From its iconic marquee to curated movie features, the historic Rialto Theatre has been a pillar of the Five Points neighborhood since 1942. This year, the Rialto is celebrating 80 memorable years.
The theater’s building originally opened in 1936 as the largest A&P grocery store. Six years later, it transformed into the The Colony Theatre, a space outfitted in plastic walls, pine floors, and a celotex ceiling. People dressed up and traveled into Raleigh from neighboring towns to see feature films at this bustling cinema.
“I remember waiting in line for the second showing of Mary Poppins in 1964,” long-time North Carolinian Karen Shell told RALtoday. “My parents lived in Fuquay-Varina from 1959-1965 and they used to drive us to Raleigh to see showings.”
The Rialto Theatre landed its permanent name when it was first refurbished and renovated in 1983. Something that’s stayed the same throughout the years is the showing of foreign, art, independent, and alternative films.
Theater owner Bill Peebles took over in December 1989 and immediately started a second round of renovations to help guests enjoy their movie experience even more. “What my predecessors did was pretty inventive, but the theater still needed some work,” said Bill. He revived the concession stands and updated the sound systems + picture quality.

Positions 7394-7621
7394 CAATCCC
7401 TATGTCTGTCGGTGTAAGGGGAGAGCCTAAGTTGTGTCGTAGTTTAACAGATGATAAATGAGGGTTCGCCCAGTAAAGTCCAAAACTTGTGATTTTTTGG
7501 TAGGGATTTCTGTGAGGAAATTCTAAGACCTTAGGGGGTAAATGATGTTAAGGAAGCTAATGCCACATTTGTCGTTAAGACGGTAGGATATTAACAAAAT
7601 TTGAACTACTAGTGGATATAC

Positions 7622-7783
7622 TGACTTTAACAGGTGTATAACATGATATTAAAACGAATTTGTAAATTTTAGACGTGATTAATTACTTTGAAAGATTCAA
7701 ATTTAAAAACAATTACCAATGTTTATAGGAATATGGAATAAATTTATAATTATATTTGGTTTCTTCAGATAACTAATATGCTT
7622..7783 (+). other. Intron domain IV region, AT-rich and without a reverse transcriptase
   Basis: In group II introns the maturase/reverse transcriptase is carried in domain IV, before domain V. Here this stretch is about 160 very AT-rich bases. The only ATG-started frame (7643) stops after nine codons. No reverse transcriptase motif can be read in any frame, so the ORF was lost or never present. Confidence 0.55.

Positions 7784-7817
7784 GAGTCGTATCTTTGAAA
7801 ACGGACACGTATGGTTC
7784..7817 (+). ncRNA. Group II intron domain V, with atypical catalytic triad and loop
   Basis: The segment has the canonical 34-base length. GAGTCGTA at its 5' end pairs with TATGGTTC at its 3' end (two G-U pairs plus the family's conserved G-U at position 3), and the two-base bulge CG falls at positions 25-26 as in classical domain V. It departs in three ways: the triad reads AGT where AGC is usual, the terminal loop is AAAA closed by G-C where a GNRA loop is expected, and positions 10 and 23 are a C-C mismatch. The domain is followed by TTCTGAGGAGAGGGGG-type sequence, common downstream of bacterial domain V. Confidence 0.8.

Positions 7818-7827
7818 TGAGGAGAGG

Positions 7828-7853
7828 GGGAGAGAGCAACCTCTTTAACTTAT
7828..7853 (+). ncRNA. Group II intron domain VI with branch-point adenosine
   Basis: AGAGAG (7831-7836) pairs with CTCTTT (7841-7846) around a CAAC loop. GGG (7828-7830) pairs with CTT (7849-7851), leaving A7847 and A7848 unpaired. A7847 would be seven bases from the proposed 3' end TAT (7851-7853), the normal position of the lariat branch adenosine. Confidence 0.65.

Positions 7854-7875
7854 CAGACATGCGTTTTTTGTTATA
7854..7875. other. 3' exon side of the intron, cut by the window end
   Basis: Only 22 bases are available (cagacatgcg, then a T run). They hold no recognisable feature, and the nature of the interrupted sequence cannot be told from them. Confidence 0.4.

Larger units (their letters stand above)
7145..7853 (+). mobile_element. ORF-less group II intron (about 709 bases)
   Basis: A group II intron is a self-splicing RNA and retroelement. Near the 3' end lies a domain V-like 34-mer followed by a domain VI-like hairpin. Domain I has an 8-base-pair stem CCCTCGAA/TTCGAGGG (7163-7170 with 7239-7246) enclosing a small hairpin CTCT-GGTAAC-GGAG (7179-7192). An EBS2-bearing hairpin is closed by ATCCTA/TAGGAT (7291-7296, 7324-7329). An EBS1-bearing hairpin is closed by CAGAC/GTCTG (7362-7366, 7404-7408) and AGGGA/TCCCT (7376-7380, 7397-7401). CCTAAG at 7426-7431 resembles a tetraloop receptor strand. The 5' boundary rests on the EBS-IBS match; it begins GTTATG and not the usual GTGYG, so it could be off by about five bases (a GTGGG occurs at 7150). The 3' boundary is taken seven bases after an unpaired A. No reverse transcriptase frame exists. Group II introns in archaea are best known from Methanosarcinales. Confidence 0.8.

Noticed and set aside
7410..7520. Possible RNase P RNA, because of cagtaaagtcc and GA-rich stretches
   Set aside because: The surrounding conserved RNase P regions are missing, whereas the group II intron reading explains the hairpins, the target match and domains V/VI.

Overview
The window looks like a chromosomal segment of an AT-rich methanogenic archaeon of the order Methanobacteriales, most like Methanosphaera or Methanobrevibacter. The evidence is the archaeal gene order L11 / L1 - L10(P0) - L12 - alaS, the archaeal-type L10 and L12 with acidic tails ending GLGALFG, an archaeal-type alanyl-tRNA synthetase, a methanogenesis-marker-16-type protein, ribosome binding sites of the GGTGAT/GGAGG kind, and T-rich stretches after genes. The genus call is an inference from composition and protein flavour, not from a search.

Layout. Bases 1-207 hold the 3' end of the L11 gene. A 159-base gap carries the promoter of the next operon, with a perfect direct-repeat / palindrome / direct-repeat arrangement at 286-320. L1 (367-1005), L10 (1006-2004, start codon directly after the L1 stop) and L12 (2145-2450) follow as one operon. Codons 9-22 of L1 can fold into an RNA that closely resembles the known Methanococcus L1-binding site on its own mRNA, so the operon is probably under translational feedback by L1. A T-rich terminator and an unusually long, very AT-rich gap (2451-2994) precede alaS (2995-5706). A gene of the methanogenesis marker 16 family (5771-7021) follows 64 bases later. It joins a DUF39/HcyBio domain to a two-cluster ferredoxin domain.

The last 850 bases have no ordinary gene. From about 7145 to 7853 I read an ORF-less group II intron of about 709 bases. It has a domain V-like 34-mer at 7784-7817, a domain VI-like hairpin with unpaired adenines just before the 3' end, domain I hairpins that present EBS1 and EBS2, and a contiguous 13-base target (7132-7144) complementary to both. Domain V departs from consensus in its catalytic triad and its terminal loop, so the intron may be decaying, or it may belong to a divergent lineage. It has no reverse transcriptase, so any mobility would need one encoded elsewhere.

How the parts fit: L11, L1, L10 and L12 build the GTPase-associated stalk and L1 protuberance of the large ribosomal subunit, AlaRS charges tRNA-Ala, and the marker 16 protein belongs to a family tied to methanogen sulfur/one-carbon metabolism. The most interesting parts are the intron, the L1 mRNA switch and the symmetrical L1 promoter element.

Though the theater only has one screen, it holds one of the largest auditoriums in Raleigh, seating 432 people under the same two massive dome lights that have illuminated the theater since World War II.
Today, the Rialto still offers a classic cinema experience — when you walk in the lobby, the scent of fresh popcorn occupies the room and quintessential film posters are plastered on the walls.
All of the movies are hand-picked by the Rialto’s film buyer and Bill. Some of the more theatrical films are even accompanied + performed by a shadow cast.
Nearly 300,000 people pass the Rialto daily. “I wish people would say, ‘let’s venture in.’ And then they would see that it is totally restored,” Bill told RALtoday. “It’s an old but updated theater with a mature audience.” Earlier this month, the British Ladies of Raleigh showed up to the opening night of Downton Abbey: A New Era dressed to the nines in attire fit for the 1930s.
“When you’re watching a movie at the Rialto, you’re not being distracted by the cell phone next to you or the person in front of you — you’re watching the movie, taking in the performances, and being drawn into it,” Bill said. “If you say, ‘I’m still thinking about that movie,’ or, it caused some emotional response, then I have hit a home run.”